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Coronary heart disease has long been the number one killer in this country, and for decades, we have been told about five basic risk factors: elevated cholesterol, high blood pressure, diabetes, obesity, and smoking. But the truth is that heart disease is much more complex— with close to 400 risk factors!
In this innovative guide, Dr. Mark Houston helps readers discover the causes of heart disease, how to prevent and treat its debilitating effects via nutrition, nutritional ...
Coronary heart disease has long been the number one killer in this country, and for decades, we have been told about five basic risk factors: elevated cholesterol, high blood pressure, diabetes, obesity, and smoking. But the truth is that heart disease is much more complex— with close to 400 risk factors!
In this innovative guide, Dr. Mark Houston helps readers discover the causes of heart disease, how to prevent and treat its debilitating effects via nutrition, nutritional supplements, exercise, weight management, and lays to rest to various myths (cholesterol is not the primary cause) based on scientific studies and medical publications.
Readers will also learn how to indentify the risk factors most likely to endager them and construct an arsenal of non-pharmacological preventitive strategies that can counteract this most deadly disease.
THIS IS A BOOK about coronary heart disease, which comes about when the arteries that carry fresh blood to the heart are blocked and the flow of fresh blood to a portion of the heart drops dramatically or ceases entirely. Depending on the extent of the blockage, the result can be anything from the chest pain of angina to a sudden and fatal heart attack. Although a number of other problems can afflict the heart, including faulty valves, coronary heart disease is what most people think about when someone says “heart disease.”
Most doctors talk about coronary heart disease prevention as if it were a matter of dodging five “bullets,” namely:
elevated cholesterol (specifically LDL “bad” cholesterol)
high blood pressure
This focus on the “Big Five” risk factors is all pervasive; you’ve probably even seen those “How Long Will You Live?” equations that supposedly calculate the power these risk factors have to induce coronary heart disease. The equations contain instructions like “Subtract 6 points if your cholesterol is over 300” and “Add 2 points if you don’t smoke.” These may be fun to play with, but they are misleading because they don’t address the real causes of heart disease.
I prefer to think of the evolution of heart disease as a trip through a giant maze. When you first enter the Heart Disease Maze, you see hundreds of little pathways that wander all over the place, leading nowhere in particular. The walls lining these pathways are low, and there’s plenty of light, so you experience no feeling of urgency or danger; instead, you feel as if you can safely wander from path to path forever. These paths represent the hundreds of biochemical and other variations in your body that are often small and, by themselves, don’t matter. But if one variation is joined by others, you may find yourself on the fast track to heart disease. Examples of these variations include your blood levels of C-reactive protein, the size and number of your LDL cholesterol particles, the type and blood level of the fat known as triglyceride, your blood level of homocysteine, the type and size of HDL “good” cholesterol, your blood level of tumor necrosis factor (a marker of inflammation), and your blood level of interleukin-6 (a protein molecule that regulates the immune system). A few variations, such as uric acid levels, are routinely measured in standard blood tests; many others can be determined through specialized blood work or other tests. These variations also include certain diseases, such as chronic obstructive pulmonary disease, and infections, such as H. pylori, that by themselves don’t lead to heart disease.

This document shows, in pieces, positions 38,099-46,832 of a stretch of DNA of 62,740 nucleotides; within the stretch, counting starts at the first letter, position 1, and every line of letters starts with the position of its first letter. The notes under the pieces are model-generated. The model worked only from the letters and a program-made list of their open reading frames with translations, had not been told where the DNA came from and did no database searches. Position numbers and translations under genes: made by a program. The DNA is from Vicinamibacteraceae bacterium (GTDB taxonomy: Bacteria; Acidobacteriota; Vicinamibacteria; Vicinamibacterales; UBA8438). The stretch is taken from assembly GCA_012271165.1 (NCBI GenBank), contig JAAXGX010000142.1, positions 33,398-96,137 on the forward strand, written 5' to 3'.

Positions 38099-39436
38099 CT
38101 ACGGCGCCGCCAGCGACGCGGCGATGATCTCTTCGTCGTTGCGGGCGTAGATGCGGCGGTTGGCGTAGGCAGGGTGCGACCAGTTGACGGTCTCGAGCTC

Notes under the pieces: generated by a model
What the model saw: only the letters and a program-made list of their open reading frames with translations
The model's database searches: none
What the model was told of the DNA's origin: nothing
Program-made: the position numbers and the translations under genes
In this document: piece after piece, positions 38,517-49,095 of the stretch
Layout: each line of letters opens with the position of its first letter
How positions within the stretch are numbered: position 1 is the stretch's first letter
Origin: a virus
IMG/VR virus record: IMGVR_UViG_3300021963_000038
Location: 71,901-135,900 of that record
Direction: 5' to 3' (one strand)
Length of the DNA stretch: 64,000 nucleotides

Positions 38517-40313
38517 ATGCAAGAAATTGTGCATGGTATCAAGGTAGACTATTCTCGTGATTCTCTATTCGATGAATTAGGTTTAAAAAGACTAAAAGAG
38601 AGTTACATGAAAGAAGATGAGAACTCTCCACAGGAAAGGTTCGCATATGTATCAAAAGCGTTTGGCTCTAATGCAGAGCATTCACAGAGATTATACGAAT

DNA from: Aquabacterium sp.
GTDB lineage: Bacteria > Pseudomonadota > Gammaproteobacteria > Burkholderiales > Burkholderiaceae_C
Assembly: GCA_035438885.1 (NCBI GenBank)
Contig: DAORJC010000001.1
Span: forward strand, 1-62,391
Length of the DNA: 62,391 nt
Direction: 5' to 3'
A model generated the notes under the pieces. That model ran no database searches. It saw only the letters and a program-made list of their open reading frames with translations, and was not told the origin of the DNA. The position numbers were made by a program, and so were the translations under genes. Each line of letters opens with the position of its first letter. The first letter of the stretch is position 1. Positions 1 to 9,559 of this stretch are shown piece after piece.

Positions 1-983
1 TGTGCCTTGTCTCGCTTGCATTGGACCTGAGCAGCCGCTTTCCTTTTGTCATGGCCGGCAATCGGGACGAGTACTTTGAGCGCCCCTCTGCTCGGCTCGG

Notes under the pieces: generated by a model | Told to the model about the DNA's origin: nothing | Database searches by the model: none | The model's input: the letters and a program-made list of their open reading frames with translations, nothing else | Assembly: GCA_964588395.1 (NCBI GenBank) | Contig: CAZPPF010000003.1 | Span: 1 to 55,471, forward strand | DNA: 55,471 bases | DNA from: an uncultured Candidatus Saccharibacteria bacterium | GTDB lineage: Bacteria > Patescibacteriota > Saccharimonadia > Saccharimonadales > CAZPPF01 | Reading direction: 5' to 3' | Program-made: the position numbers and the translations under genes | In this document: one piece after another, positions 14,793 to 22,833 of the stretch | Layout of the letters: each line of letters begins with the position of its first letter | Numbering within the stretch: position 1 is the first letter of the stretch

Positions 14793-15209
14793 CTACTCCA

But back to the maze: If you just strolled down a few of these paths for a while, then hopped over the short walls and walked out of the Heart Disease Maze, all would be well. However, if you kept walking and followed too many paths, or followed one or more for too long, you would suddenly realize that you were moving along a different kind of path—one with higher walls, less light, and a kind of spooky feeling. You would have moved from the innocuous “Variations Pathways” to one of the considerably more dangerous “Fast Track to Heart Disease Pathways.” You wouldn’t have noticed any signs indicating you were leaving the little Variations Pathways and entering the ominous Fast Track to Heart Disease Pathways, but there you’d be.
For many people, the Fast Track Pathways of greatest concern are the following seven:
Oxidative Stress Pathway
Vascular Autoimmune Pathway
Blood Pressure Pathway
Blood Sugar Pathway
Obesity and Increased Body Fat Pathway